One potential problem with solution 2 is that a naive implementation may cause what we call a "herd effect": once there is a new message, zookeeper generates a large number of notifications and all these clients generate a request to receive the message. Depending on the requirements of your application, one way around it is to randomize accesses by having clients reading new messages "in batches". One possibility is the following. Whenever x new messages are available, a client reads all those new messages, and such a client sets a watch x messages ahead. To avoid synchronization, clients have to start at different points of the message sequence.

This might not be useful to you, but I wonder if this is useful to others in this list.


On Jan 6, 2009, at 6:48 PM, Flavio Junqueira wrote:

If I understand it correctly, you propose two mechanisms:

1- Have one single node, and modify the data of that znode;
2- Have a znode, say "/broadcast", and have clients creating a new child znode under "/broadcast" for every new message they want to broadcast.

In case 1), if you are proposing to overwrite the content of the znode, then you would need first to make sure that all receivers have already received the previous message. This doesn't seem a good solution to me because a client that wants to broadcast a message would have to wait until all others flag that they have received the previous message. Appending new messages to the current content of the znode doesn't seem a great solution either because clients would have to make sure that they are overwriting the correct version.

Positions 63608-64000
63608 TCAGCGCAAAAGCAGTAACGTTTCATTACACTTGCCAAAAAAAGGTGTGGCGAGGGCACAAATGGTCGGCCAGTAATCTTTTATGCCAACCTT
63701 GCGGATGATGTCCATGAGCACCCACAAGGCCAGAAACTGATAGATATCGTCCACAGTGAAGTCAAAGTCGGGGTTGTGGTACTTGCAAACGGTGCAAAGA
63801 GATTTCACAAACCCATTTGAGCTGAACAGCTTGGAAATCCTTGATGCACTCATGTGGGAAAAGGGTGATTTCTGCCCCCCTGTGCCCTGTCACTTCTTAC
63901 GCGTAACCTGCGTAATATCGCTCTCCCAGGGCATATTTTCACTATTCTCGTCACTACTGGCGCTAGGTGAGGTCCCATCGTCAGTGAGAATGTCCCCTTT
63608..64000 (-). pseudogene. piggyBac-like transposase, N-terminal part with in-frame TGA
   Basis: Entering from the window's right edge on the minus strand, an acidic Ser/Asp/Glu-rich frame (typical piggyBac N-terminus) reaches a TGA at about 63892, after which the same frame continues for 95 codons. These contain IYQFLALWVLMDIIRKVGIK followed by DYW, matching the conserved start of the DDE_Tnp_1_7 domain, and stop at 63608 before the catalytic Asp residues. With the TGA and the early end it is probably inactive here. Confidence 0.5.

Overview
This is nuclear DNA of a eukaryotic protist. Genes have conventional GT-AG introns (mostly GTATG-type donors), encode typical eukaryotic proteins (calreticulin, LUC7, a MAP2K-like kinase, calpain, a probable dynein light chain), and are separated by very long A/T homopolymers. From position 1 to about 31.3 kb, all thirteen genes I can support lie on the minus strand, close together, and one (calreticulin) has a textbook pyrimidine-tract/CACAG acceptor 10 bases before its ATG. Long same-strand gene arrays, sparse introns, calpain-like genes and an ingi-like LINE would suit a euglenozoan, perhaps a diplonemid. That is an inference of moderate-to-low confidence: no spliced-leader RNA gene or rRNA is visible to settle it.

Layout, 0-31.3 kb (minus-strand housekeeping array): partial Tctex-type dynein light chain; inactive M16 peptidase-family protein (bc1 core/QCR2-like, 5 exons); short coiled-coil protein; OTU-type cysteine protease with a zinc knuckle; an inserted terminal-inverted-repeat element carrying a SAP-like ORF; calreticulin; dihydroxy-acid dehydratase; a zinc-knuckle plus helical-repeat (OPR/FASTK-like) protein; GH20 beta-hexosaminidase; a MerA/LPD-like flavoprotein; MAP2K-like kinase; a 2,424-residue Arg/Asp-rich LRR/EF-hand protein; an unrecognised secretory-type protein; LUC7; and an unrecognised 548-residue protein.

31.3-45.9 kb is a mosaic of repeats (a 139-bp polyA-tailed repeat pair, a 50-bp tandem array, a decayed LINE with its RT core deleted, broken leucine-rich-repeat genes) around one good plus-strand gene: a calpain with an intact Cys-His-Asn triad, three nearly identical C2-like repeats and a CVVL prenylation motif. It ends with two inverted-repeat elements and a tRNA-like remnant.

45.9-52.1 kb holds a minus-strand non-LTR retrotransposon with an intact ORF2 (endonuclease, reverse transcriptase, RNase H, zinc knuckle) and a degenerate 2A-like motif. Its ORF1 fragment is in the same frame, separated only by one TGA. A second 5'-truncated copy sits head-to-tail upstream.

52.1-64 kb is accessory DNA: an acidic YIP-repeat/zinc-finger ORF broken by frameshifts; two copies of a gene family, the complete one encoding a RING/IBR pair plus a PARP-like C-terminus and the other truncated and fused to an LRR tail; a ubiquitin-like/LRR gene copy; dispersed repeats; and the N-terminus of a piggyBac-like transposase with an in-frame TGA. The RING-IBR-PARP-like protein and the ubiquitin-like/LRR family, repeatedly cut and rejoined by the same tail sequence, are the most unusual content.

Solution 2) sounds better to me because it is wait-free: no client willing to broadcast a message contends with other clients. Now, as you say, you have to use the sequence flag to make sure that all messages are delivered in the same order (if you want total order). You may still want to have a mechanism for clients to flag which messages they have already delivered so that you remove messages that everyone has already delivered. If your application generates a large number of messages and you don't remove them, you might end up with an unnecessarily large number of znodes. Finally, I'm not sure why you want to use ephemeral znodes for messages. I think that ephemeral znodes may cause you trouble in this case. Suppose that a client broadcasts a message by creating an ephemeral znode and crashes before all other clients deliver the message. You may end up with two clients delivering different sequences of messages.


On Jan 6, 2009, at 6:28 PM, Kevin Burton wrote:

1. Group Messaging:
Is it possible to do group messaging with zookeeper 3.0.1 ?
If not, are there any plans to add group messaging (say w/ casual ordering
or even better total ordering) to future releases ?
What would be the best approach if I need to do group messaging using zookeeper right now, should I use a separate group messaging or messaging
broker service ?

You could just have a node named '/service/foo'

and then have all members in your group listen to this node. When you need
to push a messages you can write to that node.

Or you could use a directory with ephemeral sequence files, once per

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